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Nino Baragli

Nino Baragli

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To study the resume of film editor Nino Baragli is to view some of the greatest films of the Italian commercial cinema post-World War II. His career is dotted with some of the finest films of their eras, and he worked with more than a few genuine legends of the medium, including Sergio Leone, Pier Paolo Pasolini, Federico Fellini, and Roberto Benigni. Baragli, in collaboration with his directors, composed some of the most resonant sequences of images in cinematic history, particularly in his work with Leone, a director who was a master of the widescreen image. Bargali worked on "The Good, the Bad and the Ugly," "Once Upon a Time in the West," and "Duck, You Sucker." His most excruciating and problematic work for Leone, however, was editing the epic gangster film "Once Upon a Time in America" down to a manageable length, from six hours to 227 minutes. But when the studio found that time excessive, the film was chopped to an incoherent 134 minutes. Luckily, the 227 minute version was eventually released on video and became the standard. He also worked extensively with Pasolini from the director's first neo-realist film, "Accattone," to the scathing anti-Fascist grotesquery of "Salò, or the 120 Days of...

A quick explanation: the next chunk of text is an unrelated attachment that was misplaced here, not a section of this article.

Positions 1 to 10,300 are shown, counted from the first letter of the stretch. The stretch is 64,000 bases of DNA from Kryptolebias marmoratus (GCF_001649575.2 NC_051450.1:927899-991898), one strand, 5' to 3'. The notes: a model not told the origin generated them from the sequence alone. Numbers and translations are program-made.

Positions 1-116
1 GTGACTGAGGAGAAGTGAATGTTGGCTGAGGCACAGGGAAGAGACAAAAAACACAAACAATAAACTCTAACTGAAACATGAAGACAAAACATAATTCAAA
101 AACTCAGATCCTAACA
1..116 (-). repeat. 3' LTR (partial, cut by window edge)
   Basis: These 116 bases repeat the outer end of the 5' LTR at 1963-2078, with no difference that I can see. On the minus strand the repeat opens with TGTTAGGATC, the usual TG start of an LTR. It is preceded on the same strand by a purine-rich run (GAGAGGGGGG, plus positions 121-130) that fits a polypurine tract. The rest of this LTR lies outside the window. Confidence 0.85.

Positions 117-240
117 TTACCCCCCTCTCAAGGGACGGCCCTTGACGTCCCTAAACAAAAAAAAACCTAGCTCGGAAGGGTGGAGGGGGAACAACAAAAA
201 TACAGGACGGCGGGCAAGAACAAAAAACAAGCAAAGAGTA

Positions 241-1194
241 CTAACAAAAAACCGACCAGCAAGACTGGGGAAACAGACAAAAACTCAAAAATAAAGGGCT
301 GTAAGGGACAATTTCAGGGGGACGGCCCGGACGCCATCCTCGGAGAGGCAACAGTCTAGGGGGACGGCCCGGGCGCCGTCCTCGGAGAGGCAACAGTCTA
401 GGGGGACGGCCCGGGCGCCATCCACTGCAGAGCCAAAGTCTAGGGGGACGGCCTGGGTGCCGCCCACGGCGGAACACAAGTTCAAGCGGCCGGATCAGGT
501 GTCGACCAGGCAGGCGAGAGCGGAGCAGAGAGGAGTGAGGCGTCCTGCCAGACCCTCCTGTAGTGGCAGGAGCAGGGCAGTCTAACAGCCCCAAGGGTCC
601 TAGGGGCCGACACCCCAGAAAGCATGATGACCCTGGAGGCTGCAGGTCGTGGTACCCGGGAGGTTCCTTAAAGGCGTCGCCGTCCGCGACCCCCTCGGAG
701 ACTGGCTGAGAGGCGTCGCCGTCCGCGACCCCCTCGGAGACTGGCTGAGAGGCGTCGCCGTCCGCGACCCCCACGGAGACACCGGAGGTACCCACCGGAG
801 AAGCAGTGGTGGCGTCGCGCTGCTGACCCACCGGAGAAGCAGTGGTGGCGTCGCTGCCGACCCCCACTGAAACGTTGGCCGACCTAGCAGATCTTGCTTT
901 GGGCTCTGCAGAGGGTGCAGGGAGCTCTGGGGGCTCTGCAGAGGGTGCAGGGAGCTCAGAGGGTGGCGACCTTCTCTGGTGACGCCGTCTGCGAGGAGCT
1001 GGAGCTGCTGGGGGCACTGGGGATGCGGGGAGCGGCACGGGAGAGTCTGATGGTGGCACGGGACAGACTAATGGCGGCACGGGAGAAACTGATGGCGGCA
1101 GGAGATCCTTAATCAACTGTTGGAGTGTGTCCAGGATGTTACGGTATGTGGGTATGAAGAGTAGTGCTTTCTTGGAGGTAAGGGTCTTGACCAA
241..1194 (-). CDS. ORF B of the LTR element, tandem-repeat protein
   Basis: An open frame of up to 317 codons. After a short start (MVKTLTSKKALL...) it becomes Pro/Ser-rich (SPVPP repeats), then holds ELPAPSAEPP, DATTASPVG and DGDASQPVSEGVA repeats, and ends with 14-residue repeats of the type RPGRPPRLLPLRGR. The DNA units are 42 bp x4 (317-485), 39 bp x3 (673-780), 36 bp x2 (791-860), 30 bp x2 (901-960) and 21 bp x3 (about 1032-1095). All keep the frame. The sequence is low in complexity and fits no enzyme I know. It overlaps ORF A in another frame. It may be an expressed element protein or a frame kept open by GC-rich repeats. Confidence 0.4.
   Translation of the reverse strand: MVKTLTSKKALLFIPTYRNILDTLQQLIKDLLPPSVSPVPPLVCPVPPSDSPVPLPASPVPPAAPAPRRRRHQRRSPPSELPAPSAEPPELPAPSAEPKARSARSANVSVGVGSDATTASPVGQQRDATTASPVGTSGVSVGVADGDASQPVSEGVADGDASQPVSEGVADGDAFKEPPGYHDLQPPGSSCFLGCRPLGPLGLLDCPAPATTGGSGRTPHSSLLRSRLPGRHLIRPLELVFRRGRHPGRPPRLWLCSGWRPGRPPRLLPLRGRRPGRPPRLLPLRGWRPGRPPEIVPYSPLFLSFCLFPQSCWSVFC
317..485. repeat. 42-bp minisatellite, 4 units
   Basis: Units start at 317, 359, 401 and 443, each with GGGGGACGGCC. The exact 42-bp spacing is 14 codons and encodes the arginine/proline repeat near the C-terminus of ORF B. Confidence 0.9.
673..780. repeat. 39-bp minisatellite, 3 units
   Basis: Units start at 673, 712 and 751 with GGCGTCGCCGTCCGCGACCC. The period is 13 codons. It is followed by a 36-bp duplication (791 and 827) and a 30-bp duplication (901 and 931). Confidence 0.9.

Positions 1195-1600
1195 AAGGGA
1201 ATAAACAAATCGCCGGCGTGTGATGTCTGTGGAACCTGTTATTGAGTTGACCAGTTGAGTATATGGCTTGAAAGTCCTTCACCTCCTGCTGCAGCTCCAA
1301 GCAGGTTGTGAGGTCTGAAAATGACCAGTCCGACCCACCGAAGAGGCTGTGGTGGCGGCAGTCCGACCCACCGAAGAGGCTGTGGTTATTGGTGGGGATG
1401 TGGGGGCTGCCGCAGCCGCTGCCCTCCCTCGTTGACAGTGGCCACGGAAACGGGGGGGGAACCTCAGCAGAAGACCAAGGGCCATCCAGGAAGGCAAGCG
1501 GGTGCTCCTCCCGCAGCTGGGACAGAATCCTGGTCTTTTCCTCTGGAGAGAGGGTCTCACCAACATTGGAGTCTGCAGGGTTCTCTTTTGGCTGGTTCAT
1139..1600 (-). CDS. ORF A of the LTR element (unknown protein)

To study the resume of film editor Nino Baragli is to view some of the greatest films of the Italian commercial cinema post-World War II. His career is dotted with some of the finest films of their eras, and he worked with more than a few genuine legends of the medium, including Sergio Leone, Pier Paolo Pasolini, Federico Fellini, and Roberto Benigni. Baragli, in collaboration with his directors, composed some of the most resonant sequences of images in cinematic history, particularly in his work with Leone, a director who was a master of the widescreen image. Bargali worked on "The Good, the Bad and the Ugly," "Once Upon a Time in the West," and "Duck, You Sucker." His most excruciating and problematic work for Leone, however, was editing the epic gangster film "Once Upon a Time in America" down to a manageable length, from six hours to 227 minutes. But when the studio found that time excessive, the film was chopped to an incoherent 134 minutes. Luckily, the 227 minute version was eventually released on video and became the standard. He also worked extensively with Pasolini from the director's first neo-realist film, "Accattone," to the scathing anti-Fascist grotesquery of "Salò, or the 120 Days of Sodom," his last work. In addition, he edited many of the early directorial efforts by comic actor Benigni, including '91's "Johnny Stecchino." Baragli won a long-deserved David di Donatello Award in 1991 for editing the romantic drama "Mediterraneo."

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